Commercial Farmers' Union of Zimbabwe

Commercial Farmers' Union of Zimbabwe

***The views expressed in the articles published on this website DO NOT necessarily express the views of the Commercial Farmers' Union.***

Land invasions scare Chinese investors

Land invasions scare Chinese investors

Sunday, 17 July 2011 12:29


GOVERNMENT has frustrated a Chinese investor interested in a pulp and paper 
project in Manicaland after failing to provide assurance that forest 
plantations would not be invaded, a business executive said on Tuesday.
Such an investment would have brought relief to the newspaper industry which 
is importing newsprint following the closure of the sole local provider, 
Mutare Board and Paper Mills.

Joseph Kanyekanye, the Confederation of Zimbabwe Industries (CZI) president 
said China Development Fund wanted to invest US$110 million in the project.

“What they (China Development Fund) require for that project to go through 
is assurance from the state that they will not be invasions of forest 
plantations,” Kanyekanye said.

“They came here, I went around with them myself; I tried to seek those 
assurances myself on their behalf. I failed to secure that.”

He said government must make written undertakings that there will not be 
invasions in forest plantations owned by private and state- owned companies.

“Government must make a commitment that they will remove everyone who is on 
those plantations,” the CZI boss said.

The frustration of the Chinese investor is a slap in the face of government’s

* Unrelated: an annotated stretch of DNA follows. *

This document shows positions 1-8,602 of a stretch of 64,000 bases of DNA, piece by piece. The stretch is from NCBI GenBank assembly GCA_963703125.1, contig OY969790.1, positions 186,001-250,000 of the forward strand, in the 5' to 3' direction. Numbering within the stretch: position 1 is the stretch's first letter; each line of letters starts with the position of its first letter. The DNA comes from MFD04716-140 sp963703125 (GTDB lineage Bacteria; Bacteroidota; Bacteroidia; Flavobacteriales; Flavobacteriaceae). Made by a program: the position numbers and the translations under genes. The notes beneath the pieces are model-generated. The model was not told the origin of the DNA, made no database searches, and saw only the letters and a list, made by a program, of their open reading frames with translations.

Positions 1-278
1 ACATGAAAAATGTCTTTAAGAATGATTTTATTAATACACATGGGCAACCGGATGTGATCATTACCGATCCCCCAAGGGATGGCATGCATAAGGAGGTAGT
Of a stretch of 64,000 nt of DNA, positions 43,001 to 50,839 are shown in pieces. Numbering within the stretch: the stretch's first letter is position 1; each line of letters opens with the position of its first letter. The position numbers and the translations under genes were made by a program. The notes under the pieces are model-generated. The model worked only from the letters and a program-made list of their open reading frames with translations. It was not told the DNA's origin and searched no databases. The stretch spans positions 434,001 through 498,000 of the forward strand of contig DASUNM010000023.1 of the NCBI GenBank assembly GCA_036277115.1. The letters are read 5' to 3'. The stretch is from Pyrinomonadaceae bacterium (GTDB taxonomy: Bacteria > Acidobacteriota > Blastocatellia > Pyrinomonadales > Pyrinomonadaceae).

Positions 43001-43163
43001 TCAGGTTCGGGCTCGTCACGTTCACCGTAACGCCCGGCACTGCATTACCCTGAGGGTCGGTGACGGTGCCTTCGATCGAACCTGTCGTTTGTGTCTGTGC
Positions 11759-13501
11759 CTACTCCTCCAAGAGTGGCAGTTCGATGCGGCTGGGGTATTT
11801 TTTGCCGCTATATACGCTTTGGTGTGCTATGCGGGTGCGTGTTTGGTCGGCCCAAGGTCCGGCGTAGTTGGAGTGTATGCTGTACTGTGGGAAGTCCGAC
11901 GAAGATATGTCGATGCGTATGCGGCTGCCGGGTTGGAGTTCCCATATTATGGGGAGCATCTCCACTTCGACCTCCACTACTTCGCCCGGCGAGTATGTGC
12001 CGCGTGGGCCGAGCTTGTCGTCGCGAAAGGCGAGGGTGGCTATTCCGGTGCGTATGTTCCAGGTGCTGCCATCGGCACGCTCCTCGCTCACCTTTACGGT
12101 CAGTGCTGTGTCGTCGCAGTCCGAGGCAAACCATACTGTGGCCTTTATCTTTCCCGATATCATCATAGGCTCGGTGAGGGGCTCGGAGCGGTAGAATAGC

efforts to lure investment into the country to help rebuild the economy.
The economy is expected to achieve growth for the third successive year in 
2011 after a decade of recession.

Investment has been identified as an engine to drive the growth targets.

According to the Medium Term Plan unveiled two weeks ago, government wants 
investment to contribute 20% of the Gross Domestic Product (GDP) in 2015 
from the current 4%.

Based on the need to attract foreign investment, government has simplified 
procedures for investors interested in Zimbabwe through the one-stop shop.

The failure to provide assurance to the Chinese investors is also a slap in 
the face of government’s “Look East” policy adopted seven years ago.

Zimbabwe “looked East” after Western countries tightened their screws on the 
country citing human rights and democracy deficiencies.

China is spreading its tentacles across the continent with its governance 
neutral approach in its bid to get resources to feed its expanding economy.

Kanyekanye believes if the assurance is there, the proposed pulp and paper 
project in Manicaland would start.

“I know them, I know where they are. We can bring them.”


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